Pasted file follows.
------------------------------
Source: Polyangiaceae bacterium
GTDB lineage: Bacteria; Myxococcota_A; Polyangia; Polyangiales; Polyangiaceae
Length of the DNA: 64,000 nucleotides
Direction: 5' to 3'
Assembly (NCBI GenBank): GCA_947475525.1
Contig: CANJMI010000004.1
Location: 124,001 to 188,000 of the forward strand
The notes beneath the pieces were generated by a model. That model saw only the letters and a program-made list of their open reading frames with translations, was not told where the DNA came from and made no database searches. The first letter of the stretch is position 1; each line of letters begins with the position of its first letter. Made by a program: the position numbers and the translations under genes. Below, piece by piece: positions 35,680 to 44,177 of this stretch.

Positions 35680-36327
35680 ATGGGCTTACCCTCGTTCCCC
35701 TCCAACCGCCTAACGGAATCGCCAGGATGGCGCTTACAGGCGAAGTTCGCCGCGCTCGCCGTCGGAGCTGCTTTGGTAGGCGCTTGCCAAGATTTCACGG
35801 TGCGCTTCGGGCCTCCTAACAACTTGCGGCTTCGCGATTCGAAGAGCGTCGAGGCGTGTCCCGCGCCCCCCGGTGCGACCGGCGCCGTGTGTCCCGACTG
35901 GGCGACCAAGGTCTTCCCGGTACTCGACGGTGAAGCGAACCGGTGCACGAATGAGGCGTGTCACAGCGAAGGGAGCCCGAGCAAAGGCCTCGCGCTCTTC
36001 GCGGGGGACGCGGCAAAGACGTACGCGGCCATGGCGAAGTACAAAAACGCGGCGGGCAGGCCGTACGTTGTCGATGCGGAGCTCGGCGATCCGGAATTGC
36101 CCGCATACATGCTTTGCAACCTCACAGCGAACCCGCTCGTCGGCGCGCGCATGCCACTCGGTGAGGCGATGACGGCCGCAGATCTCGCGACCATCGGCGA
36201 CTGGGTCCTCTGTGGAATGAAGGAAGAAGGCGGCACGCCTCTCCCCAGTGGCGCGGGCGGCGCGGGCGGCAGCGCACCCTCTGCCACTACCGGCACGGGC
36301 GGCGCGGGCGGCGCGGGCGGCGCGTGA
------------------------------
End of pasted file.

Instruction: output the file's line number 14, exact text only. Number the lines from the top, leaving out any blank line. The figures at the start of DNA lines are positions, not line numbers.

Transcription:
36001 GCGGGGGACGCGGCAAAGACGTACGCGGCCATGGCGAAGTACAAAAACGCGGCGGGCAGGCCGTACGTTGTCGATGCGGAGCTCGGCGATCCGGAATTGC